Domestic Disaster: What to do if your pet goes missing
Could a short term loan from Loans 2 Go help to find your pet?
As we all know, domestic disasters can strike at any time. It’s something that we don’t really like to think about. In fact we can be scared to think about it, in case somehow that might make things actually start to go wrong.
But it’s far better to be prepared for things that could happen, even though hopefully they never will.
So at Loans 2 Go we run an occasional series called Domestic Disasters. These articles contain helpful advice about what to do if bad things happen to your home. Our past articles have covered:
- Wasps Nests
- Dealing with a power cut
- Managing a water leak
- What to do with a broken window
- Boiler breakdown advice
- Dealing with a burglary
- Dealing with a broken fridge
- Getting locked out
- Burst pipes
- Mould and Mildew
In today’s article we look at what to do if your pet goes missing.
Be prepared in advance
If your pet goes missing for any reason, it is heartbreaking and stressful. You will need to act as quickly as possible, so the last thing you want to be doing is scrambling around looking for the vital information that you need to help you.
So we recommend that as soon as you finish reading this article, you take an hour straightaway to organise all the following. Just one hour’s effort will give you peace of mind and could save you precious time in a pet emergency.
We hope that you never have to use most of the items on the list below, but better to be safe than sorry:
Make a list of people to contact in the event of your pet going missing
If your pet goes missing, you need to know who to contact for help. So make that list now, and save the numbers in your phone.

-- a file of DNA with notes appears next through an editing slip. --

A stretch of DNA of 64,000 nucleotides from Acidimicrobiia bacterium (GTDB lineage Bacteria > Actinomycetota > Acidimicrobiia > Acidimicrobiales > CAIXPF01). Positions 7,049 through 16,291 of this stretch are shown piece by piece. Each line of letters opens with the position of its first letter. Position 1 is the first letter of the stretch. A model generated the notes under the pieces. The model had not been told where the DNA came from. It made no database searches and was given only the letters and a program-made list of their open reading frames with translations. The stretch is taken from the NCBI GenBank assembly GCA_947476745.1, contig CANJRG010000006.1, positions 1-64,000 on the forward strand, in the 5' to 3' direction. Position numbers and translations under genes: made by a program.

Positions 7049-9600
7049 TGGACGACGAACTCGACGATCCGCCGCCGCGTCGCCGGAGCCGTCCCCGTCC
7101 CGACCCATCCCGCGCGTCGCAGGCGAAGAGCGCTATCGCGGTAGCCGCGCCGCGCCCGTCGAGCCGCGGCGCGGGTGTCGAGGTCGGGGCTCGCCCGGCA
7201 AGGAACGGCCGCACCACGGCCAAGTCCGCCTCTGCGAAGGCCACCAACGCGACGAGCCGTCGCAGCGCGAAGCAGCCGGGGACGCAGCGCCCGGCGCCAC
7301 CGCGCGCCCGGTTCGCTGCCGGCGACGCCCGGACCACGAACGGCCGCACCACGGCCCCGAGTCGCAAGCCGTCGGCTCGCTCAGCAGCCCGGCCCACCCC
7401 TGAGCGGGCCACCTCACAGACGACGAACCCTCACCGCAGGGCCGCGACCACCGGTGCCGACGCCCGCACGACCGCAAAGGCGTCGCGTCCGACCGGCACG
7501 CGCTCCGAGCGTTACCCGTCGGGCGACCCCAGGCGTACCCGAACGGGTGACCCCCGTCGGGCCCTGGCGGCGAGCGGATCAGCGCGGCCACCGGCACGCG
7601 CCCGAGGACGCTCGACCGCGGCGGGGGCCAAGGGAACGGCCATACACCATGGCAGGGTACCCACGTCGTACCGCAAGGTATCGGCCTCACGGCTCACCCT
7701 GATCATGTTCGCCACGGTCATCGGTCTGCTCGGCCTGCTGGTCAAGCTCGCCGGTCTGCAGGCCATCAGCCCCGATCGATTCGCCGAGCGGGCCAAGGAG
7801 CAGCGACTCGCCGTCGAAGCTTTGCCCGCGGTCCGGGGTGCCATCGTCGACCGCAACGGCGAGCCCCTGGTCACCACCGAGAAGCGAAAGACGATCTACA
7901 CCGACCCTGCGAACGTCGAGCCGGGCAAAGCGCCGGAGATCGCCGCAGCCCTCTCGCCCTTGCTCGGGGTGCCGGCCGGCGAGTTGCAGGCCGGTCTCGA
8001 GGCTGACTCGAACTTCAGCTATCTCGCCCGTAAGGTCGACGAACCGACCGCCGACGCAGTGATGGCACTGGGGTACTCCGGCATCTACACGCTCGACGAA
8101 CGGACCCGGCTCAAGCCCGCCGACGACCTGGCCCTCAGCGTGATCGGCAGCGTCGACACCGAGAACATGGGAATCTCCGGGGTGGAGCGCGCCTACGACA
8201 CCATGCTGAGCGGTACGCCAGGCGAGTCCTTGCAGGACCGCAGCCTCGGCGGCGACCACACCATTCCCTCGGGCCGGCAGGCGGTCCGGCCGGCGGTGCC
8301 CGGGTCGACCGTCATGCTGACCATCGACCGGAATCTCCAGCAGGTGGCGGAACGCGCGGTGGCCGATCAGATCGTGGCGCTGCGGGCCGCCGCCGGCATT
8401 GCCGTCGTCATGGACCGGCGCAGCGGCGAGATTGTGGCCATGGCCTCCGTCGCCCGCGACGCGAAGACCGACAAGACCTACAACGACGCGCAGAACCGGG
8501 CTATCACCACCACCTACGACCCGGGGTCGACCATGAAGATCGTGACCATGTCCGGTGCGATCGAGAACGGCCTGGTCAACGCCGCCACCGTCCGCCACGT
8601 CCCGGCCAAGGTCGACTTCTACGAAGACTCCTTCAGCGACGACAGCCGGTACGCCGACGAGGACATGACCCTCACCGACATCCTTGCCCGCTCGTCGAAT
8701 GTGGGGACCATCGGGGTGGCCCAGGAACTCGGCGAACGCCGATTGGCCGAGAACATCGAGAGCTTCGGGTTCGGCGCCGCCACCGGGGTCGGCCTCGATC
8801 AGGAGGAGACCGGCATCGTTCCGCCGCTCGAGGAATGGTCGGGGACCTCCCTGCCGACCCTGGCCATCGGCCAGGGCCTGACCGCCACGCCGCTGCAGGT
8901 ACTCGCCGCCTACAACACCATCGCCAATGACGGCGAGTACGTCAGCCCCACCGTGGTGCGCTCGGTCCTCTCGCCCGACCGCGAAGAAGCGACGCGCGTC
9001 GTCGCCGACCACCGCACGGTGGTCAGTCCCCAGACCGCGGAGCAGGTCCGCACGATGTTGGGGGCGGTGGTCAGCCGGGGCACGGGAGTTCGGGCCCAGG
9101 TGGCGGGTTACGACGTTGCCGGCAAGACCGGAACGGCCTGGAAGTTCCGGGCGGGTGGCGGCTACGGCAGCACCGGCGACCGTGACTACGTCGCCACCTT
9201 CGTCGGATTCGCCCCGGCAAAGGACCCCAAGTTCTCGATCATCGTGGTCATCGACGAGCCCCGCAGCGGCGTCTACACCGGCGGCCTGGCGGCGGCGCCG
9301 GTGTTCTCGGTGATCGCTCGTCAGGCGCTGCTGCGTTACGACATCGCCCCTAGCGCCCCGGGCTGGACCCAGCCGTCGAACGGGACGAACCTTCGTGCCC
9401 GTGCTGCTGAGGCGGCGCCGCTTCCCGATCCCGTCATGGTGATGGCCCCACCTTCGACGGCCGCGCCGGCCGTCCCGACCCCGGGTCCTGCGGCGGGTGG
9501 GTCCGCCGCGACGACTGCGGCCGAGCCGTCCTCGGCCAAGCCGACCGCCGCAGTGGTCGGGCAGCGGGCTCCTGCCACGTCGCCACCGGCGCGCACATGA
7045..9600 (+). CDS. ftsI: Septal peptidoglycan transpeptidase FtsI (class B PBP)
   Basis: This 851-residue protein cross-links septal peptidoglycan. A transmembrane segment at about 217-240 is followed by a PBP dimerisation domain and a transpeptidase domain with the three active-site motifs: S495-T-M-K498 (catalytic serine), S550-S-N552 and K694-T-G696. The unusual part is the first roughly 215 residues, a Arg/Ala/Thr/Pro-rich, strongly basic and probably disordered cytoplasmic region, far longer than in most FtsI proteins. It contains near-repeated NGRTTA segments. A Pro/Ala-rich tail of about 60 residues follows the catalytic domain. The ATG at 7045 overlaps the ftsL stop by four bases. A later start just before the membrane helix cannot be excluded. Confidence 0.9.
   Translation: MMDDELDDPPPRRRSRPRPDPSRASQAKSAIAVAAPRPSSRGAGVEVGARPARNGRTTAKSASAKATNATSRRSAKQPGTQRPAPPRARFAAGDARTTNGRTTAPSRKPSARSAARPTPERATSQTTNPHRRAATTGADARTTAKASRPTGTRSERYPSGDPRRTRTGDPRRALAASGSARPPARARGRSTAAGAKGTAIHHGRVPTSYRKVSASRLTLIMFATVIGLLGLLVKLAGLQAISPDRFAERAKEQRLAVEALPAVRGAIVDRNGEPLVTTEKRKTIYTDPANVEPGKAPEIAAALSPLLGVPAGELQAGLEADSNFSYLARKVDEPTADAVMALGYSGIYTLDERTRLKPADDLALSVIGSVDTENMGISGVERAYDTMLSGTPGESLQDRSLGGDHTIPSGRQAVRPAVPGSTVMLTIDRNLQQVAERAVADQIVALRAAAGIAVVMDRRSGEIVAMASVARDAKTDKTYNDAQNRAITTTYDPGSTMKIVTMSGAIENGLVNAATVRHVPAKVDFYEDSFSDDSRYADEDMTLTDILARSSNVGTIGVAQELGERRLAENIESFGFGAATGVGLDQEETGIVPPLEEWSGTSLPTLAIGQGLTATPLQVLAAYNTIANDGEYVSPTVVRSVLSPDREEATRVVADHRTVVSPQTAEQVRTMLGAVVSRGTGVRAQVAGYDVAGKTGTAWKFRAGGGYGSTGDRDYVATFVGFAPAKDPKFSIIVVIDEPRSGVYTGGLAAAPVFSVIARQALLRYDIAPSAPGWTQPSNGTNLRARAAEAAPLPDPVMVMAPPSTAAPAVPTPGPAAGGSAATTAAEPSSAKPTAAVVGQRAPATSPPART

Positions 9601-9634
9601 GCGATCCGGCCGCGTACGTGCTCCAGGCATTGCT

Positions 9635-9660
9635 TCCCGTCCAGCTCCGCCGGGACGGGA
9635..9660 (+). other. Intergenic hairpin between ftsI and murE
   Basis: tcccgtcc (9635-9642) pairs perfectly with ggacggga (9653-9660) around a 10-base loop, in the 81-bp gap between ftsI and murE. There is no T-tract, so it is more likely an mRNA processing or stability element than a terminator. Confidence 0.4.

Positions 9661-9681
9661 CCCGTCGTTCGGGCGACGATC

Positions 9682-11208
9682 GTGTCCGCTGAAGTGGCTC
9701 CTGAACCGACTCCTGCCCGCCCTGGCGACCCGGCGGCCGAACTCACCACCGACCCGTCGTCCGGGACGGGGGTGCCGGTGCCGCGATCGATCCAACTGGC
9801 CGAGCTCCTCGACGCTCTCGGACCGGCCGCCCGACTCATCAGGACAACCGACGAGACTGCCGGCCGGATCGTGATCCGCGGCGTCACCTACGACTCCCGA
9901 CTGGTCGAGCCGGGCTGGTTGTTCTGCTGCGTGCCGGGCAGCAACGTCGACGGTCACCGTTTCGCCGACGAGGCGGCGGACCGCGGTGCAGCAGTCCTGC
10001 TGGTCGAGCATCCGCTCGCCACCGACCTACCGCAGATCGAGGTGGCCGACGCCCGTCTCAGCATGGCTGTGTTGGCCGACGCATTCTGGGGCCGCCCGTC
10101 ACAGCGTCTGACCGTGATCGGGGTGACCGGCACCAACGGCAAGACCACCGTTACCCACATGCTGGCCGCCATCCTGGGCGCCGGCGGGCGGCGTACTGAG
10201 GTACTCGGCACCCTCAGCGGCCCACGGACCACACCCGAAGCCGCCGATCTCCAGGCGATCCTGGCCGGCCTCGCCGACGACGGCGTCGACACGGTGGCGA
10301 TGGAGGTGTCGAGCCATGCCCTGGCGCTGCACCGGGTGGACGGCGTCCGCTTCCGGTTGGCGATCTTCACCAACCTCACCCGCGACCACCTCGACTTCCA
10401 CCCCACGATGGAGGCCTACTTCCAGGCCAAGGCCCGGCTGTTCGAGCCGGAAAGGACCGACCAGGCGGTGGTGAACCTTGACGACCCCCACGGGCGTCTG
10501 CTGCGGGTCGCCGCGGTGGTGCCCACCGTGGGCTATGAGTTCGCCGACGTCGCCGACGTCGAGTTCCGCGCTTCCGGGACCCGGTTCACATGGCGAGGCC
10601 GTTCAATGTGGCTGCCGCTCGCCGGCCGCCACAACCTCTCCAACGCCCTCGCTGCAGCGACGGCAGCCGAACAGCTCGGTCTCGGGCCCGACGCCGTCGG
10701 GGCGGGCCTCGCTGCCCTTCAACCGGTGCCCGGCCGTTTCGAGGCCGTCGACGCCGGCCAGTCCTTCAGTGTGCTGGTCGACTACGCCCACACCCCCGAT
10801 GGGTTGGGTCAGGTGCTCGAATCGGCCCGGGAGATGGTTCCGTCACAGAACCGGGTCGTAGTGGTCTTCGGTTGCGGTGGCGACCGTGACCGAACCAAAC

You need to include:
- Microchip database (see below).
- Pet insurance company (see below).
- Local dog warden. You can search here.
- Local vets. You can search here.
- The National Pet Register.
- Animal search groups, for example Animal Search UK.
- Local branches of animal charities such as RSPCA and Cats Protection League.
Ensure the microchip database has your up to date details
By law, every dog in the UK must now be microchipped by the time they are 8 weeks old. The Gov UK website has details of the various microchip databases, and where to get your pet chipped.
Cats do not legally have to be microchipped, unless they are travelling under the Pet Travel Scheme. But organisations such as the Cats Protection League recommend microchipping for cats, as a safe and permanent way to give a lost cat the best chance of being returned to their home.
Remember that as well as knowing the contact details of your pet’s microchip database, it is essential that you also keep them up to date with your details. So if you have moved home, or changed phone numbers, they need to have this information. This will avoid any delay in them contacting you if your lost pet is found.
Get your pet insured
If your pet is not insured then it is definitely worth considering this. Insuring a pet costs money, but you can then claim money back for vets bills and medication. Many insurance policies also cover some of the costs of a pet going missing, for example the cost of printing posters and paying a reward.
If you do not have insurance, you need to decide how much money you are prepared to spend to try and find your pet. If necessary, you may need to consider taking a short term loan just to boost your funds in order to get him or her home as soon as possible.
Put together an up to date set of photos of your pet
If your pet goes missing, you will need photos for posters, leaflets and social media. So sort out a few good recent photos now, and keep both printed and digital versions where they would be easy for you to find in the event of your pet going missing.
Draft a leaflet that you could use if your pet went missing
It may also be worth preparing a draft leaflet that you could use if your pet did go missing. You would need to add some last minute details – such as date and place last seen – but a lot of it could be prepared in advance. It may feel silly doing it now, but would you really want to be fiddling around creating something from scratch on the computer if you were worried sick about your pet?
Keep all your pet documentation together